And for more information on real “risk management” in modern times and additional references to the theory and how to read the charts and tables, please see our Post, The RiskWerk Company Glossary and “(P&I) Dividend Risk and Dividend Yield“, and our recent Posts “(P&I) The Profit Box” and “(P&I) The Process – In The Beginning“; and we’ve also profiled hundreds of companies in these Posts and the Search Box (upper right) might help you to find what you’re looking for, such as “(B)(N) TLM Talisman Energy Incorporated” or “(B)(N) ATHN AthenaHealth Incorporated” or “(B)(N) PETM PetSmart Incorporated“, to name just a few.

And for more applications of these concepts please see our Posts which rely on the Theory of the Firm developed by the author (Goetze 2006) which calibrates The Process to the units of the balance sheet and demonstrates the price of risk as the solution to a Nash Equilibrium between “risk-seeking” and “risk-averse” investors within the demonstrated societal norms of risk aversion and bargaining practice. And for more on The Process, please see our Posts The Food Chain and The Process End-Of-Process.

And for more on what risk averse investing has done for us this year, please see our recent Posts on “(P&I) The Easy (EC) Theory of the Capital Markets” or “(B)(N) The Easy (EC) Theory of the S&P 500“, and the past, The S&P TSX “Hangdog” Market or The Wall Street Put or specialty markets such as The Dow Transports & Utilities or (B)(N) The Woods Are Burning, or for the real class actionLa Dolce Vita – Let’s Do Prada! and It’s For You, Dear on the smartphone business.

And for more stocks at high prices, The World’s Most Talked About Stocks or Earnings Don’t Matter – NASDAQ 100. And for more on what’s Working in AmericaBig OilShopping in America or Banking in America, to name just a few.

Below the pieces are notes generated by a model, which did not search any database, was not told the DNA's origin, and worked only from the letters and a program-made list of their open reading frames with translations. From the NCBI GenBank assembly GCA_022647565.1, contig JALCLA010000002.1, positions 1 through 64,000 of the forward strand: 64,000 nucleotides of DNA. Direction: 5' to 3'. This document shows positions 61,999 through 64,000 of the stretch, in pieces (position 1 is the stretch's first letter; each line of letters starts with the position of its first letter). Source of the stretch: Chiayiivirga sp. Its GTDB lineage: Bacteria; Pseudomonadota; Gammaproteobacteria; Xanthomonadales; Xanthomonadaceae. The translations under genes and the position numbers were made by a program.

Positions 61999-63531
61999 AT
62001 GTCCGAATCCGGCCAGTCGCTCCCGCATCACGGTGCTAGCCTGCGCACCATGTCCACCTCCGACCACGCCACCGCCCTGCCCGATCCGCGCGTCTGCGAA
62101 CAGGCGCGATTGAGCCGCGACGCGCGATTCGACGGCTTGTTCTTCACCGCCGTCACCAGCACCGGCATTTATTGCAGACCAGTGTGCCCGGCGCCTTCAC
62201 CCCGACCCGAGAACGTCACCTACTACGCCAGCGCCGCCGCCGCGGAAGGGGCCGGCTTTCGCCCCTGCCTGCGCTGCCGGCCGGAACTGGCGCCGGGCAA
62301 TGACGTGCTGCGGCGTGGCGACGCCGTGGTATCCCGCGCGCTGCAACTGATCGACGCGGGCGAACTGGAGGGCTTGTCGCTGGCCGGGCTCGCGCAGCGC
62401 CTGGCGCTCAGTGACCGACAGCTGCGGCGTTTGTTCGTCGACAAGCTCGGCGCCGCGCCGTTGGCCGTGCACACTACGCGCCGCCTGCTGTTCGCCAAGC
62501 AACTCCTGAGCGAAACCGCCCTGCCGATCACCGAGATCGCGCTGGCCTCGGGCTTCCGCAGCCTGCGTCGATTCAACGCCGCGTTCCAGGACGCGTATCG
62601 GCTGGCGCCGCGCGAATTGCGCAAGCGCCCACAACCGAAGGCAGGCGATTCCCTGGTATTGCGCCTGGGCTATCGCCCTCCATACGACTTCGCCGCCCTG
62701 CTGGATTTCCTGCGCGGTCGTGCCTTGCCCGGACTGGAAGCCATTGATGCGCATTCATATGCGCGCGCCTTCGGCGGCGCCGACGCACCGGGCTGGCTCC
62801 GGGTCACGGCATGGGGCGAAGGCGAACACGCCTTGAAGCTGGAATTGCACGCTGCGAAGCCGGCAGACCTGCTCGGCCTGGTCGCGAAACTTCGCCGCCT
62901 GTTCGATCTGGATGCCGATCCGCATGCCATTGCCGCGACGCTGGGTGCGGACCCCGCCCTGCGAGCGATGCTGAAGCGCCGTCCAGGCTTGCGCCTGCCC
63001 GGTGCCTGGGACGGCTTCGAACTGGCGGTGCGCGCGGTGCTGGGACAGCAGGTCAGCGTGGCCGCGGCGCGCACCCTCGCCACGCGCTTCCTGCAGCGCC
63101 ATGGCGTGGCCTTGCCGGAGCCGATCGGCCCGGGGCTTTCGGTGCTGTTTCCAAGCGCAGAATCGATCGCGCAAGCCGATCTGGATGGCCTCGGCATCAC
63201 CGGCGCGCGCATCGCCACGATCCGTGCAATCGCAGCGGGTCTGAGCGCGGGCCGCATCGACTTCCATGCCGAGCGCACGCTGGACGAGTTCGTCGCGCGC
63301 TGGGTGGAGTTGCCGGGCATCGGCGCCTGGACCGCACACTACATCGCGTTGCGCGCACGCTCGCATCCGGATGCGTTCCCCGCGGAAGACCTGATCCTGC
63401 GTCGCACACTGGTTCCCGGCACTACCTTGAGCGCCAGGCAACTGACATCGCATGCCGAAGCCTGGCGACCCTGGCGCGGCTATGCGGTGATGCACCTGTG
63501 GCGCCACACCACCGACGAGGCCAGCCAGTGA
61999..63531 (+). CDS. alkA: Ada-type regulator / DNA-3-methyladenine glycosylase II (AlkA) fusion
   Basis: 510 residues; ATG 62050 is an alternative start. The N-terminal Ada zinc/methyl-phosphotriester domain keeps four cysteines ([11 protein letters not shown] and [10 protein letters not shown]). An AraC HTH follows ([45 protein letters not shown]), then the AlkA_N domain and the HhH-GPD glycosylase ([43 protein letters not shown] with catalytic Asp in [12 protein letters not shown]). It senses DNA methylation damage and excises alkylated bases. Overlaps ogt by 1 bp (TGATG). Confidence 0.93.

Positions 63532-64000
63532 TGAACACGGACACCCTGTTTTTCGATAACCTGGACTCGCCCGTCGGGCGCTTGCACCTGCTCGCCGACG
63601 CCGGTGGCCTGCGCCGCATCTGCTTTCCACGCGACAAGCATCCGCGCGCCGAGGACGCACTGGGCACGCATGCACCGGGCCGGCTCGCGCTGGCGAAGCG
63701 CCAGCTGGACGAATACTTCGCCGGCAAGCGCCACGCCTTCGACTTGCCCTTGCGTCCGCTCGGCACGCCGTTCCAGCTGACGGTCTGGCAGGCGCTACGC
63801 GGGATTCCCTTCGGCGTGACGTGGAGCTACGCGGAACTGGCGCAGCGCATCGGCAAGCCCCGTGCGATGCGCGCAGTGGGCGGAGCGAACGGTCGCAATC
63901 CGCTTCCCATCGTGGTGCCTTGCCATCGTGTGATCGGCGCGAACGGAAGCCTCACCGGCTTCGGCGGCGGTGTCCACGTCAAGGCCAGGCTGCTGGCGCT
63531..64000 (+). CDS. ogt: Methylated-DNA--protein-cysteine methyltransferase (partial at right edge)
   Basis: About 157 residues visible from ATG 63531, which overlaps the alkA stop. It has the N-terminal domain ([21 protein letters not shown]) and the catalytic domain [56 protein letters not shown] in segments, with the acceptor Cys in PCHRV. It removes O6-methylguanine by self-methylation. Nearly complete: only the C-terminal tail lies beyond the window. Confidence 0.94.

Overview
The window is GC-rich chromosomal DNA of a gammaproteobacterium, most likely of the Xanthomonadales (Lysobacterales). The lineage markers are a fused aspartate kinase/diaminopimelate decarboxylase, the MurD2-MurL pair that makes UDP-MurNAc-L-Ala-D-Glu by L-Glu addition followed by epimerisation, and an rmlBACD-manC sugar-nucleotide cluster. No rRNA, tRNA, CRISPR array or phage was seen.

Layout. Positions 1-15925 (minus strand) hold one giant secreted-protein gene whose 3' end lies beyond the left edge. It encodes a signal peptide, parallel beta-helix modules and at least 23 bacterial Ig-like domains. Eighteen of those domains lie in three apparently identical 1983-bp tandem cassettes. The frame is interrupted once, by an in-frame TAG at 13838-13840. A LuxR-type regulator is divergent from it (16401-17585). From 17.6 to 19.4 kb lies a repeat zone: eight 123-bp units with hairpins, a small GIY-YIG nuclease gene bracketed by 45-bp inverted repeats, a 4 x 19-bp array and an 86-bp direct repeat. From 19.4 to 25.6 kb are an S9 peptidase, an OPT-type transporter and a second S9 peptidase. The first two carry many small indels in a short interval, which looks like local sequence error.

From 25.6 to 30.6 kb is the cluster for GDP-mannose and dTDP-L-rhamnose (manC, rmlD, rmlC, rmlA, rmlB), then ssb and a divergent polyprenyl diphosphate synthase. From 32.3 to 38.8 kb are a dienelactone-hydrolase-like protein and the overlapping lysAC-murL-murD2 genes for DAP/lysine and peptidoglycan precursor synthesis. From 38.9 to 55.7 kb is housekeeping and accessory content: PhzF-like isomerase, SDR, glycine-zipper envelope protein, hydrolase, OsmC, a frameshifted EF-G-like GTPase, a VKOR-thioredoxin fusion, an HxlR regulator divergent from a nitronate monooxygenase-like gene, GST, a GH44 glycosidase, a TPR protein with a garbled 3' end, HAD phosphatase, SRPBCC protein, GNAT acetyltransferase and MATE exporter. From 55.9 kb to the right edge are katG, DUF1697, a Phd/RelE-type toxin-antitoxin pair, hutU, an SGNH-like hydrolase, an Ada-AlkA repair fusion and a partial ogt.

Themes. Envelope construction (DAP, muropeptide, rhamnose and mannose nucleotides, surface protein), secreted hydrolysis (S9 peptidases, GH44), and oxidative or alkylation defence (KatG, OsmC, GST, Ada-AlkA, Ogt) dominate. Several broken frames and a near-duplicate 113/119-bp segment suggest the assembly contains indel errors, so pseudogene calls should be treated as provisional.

We are The RiskWerk Company and care not a jot for mutual funds, hedge funds, “alternative investments”, the “risk/reward equation” and every other unprovable artifact of investment lore. We have just one product

The Perpetual Bond
Alpha-smart with 100% Capital Safety and 100% Liquidity
With No Fees and No Loads on Capital

For more information on RiskWerk, please follow the Tags or Categories attached to this Letter or simply enter Search for additional references to any term that we have used. Related data may be obtained from us for free in a machine readable format by request to


Investing in the bond and stock markets has become a highly regulated and litigious industry but despite that, there remains only one effective rule and that is caveat emptor or “buyer beware”. Nothing that we say should be construed by any person as advice or a recommendation to buy, sell, hold or avoid the common stock or bonds of any public company at any time for any purpose. That is the law and we fully support and respect that law and regulation in every jurisdiction without exception and without qualification to the best of our knowledge and ability. We can only tell you what we do and why we do it or have done it and we know nothing at all about the future or the future of stock prices of any company nor why they are what they are now. The author retains all copyrights to his works in this blog and on this website. The Perpetual Bond®™ is a registered trademark and patented technology of The RiskWerk Company and RiskWerk Limited (“Company”) . The Canada Pension Bond®™ and The Medina Bond®™ are registered trademarks or trademarks of the Company as are the words and phrases “Alpha-smart”, “100% Capital Safety”, “100% Liquidity”, ”price of risk”, “risk price”, and the symbols “(B)”, “(N)” and N*.